Example 1: Take a simple pivot table. Imagine you are looking to see these statistics broken down by a particular sub segment in your business. You find a field called “Sub Segment” and drag it onto your pivot table. You think you’re about to get what you need, but alas, instead of 9 rows to view the data by, one for each sub segment in your business, 60 rows show up. As you scroll through the values you realize that some of the values are old from a few years ago, and many are different variations of one of the 9 sub segments that you were expecting.
You need to define and standardize your sub segment values! There may be workarounds, but as previously mentioned, when analyzing across large sets of data this becomes increasingly complex. While a manual rework of the data may be feasible in the short term, doing this over and over again becomes unscalable. This is particularly true when you have many team members looking for this information on a regular basis who may not have the necessary access to your BI tool, Excel skills, or context necessary to manipulate the report for their needs.
Example 2: If you are trying to report on how a campaign performed based upon “Company Size”, but have unstandardized values, it can be difficult to make conclusions from the data.
Let’s take three different contacts – one with a company size of “1-50”, another of “1-20”, and a third with “1-100”. In this example assume that it is critical to evaluate performance by Company Sizes of “1-30”, “31-70”, and “71-100”. How do you group these ranges systematically? It’s easy enough manually to go through three contacts and sort in a way you need, but when this data is inconsistent within large data sets, it becomes unfeasible to create reports.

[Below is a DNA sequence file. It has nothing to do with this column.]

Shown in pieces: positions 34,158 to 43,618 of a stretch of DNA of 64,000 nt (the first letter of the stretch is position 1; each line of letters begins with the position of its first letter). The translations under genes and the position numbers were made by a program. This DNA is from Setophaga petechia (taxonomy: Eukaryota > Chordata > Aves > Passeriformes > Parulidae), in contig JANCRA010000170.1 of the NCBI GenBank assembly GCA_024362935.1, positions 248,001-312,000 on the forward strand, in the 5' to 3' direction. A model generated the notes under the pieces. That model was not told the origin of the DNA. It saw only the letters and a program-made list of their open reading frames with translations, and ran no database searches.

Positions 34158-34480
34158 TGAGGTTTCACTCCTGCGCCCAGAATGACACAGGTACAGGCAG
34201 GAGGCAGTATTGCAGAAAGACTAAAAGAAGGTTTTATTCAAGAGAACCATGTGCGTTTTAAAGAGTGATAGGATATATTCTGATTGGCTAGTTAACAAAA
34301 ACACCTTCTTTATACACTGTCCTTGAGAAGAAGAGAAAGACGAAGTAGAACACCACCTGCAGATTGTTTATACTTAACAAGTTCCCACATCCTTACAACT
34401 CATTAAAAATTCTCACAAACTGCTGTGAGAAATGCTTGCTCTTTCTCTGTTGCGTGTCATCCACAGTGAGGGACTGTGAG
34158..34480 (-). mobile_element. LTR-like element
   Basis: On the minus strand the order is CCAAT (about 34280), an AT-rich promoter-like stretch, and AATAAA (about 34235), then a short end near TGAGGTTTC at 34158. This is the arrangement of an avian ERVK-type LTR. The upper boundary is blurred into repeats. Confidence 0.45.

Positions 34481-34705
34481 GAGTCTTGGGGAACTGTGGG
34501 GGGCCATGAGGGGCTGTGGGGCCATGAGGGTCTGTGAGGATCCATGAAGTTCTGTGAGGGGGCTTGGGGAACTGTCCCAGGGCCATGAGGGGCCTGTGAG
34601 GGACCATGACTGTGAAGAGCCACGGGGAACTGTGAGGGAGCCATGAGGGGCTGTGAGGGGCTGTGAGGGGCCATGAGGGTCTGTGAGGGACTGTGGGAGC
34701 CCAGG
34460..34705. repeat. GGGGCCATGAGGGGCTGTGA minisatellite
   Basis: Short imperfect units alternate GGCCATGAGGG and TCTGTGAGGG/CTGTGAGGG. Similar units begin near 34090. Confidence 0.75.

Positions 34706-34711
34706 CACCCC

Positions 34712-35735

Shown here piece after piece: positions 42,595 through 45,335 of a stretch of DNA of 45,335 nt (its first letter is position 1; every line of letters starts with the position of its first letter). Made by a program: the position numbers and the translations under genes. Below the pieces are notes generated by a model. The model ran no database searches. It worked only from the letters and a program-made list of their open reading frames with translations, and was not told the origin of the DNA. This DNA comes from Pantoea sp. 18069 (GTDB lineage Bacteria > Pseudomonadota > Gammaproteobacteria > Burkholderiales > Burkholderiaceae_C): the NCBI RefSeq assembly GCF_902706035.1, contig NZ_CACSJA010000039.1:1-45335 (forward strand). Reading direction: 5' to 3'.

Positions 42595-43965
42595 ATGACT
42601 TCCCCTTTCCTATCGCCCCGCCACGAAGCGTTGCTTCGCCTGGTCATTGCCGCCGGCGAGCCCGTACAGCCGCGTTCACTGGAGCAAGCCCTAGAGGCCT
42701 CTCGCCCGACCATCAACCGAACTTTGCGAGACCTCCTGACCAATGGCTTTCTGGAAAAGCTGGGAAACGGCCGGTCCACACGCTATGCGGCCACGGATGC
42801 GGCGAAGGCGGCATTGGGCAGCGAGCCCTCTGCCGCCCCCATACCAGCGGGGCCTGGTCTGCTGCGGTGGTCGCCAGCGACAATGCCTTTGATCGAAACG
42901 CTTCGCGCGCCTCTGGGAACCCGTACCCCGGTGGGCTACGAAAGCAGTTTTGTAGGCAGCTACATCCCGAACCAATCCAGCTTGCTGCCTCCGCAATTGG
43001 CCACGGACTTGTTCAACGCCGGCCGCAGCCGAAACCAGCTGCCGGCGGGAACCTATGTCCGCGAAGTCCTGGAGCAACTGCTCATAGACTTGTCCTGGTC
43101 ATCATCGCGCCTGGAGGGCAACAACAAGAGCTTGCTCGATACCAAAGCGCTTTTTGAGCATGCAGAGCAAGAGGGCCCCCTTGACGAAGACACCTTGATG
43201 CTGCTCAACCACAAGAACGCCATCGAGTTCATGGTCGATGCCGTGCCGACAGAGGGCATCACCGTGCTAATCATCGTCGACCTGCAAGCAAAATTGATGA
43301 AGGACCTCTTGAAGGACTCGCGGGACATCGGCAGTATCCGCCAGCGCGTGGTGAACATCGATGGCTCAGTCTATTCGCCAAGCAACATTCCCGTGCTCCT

If you expand these issues across large data sets with multiple fields, it very quickly becomes a complex web of disparate data that doesn’t allow you to report in a way you, or your leadership, need to.
At the end of the day, lack of standardized data dramatically hinders an organization’s ability to launch smart effective campaigns, while also making it increasingly difficult to seamlessly operate between divisions. We’ve outlined how data standardization can help create more accurate marketing efforts, drive efficiencies for the business, and better articulate campaign success and failures.
Are you facing similar challenges? We’re here to help! Do you have success stories of how you standardized some of your data? Let us know by commenting below or get in contact with us!